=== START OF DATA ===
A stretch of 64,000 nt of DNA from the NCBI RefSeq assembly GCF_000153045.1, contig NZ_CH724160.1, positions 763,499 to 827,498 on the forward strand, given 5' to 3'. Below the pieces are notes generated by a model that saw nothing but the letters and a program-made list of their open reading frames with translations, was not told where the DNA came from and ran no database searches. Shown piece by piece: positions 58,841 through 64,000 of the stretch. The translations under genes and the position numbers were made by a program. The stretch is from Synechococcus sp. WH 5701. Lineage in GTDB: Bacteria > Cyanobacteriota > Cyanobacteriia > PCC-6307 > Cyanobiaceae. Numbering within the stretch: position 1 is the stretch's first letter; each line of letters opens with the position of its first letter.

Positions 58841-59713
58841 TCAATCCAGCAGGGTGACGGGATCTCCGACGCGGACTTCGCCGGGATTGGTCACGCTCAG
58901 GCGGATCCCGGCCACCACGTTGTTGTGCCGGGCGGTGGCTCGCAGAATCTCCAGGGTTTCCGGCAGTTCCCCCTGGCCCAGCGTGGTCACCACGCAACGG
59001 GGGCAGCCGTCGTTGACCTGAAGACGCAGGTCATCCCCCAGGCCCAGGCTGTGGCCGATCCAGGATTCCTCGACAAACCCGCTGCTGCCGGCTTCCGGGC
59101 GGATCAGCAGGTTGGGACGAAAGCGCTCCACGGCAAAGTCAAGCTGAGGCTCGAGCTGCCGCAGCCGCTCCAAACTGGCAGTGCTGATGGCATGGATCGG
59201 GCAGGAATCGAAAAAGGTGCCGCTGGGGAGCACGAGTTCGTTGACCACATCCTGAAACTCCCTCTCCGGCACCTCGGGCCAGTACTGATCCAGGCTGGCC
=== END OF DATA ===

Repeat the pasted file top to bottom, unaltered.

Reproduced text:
A stretch of 64,000 nt of DNA from the NCBI RefSeq assembly GCF_000153045.1, contig NZ_CH724160.1, positions 763,499 to 827,498 on the forward strand, given 5' to 3'. Below the pieces are notes generated by a model that saw nothing but the letters and a program-made list of their open reading frames with translations, was not told where the DNA came from and ran no database searches. Shown piece by piece: positions 58,841 through 64,000 of the stretch. The translations under genes and the position numbers were made by a program. The stretch is from Synechococcus sp. WH 5701. Lineage in GTDB: Bacteria > Cyanobacteriota > Cyanobacteriia > PCC-6307 > Cyanobiaceae. Numbering within the stretch: position 1 is the stretch's first letter; each line of letters opens with the position of its first letter.

Positions 58841-59713
58841 TCAATCCAGCAGGGTGACGGGATCTCCGACGCGGACTTCGCCGGGATTGGTCACGCTCAG
58901 GCGGATCCCGGCCACCACGTTGTTGTGCCGGGCGGTGGCTCGCAGAATCTCCAGGGTTTCCGGCAGTTCCCCCTGGCCCAGCGTGGTCACCACGCAACGG
59001 GGGCAGCCGTCGTTGACCTGAAGACGCAGGTCATCCCCCAGGCCCAGGCTGTGGCCGATCCAGGATTCCTCGACAAACCCGCTGCTGCCGGCTTCCGGGC
59101 GGATCAGCAGGTTGGGACGAAAGCGCTCCACGGCAAAGTCAAGCTGAGGCTCGAGCTGCCGCAGCCGCTCCAAACTGGCAGTGCTGATGGCATGGATCGG
59201 GCAGGAATCGAAAAAGGTGCCGCTGGGGAGCACGAGTTCGTTGACCACATCCTGAAACTCCCTCTCCGGCACCTCGGGCCAGTACTGATCCAGGCTGGCC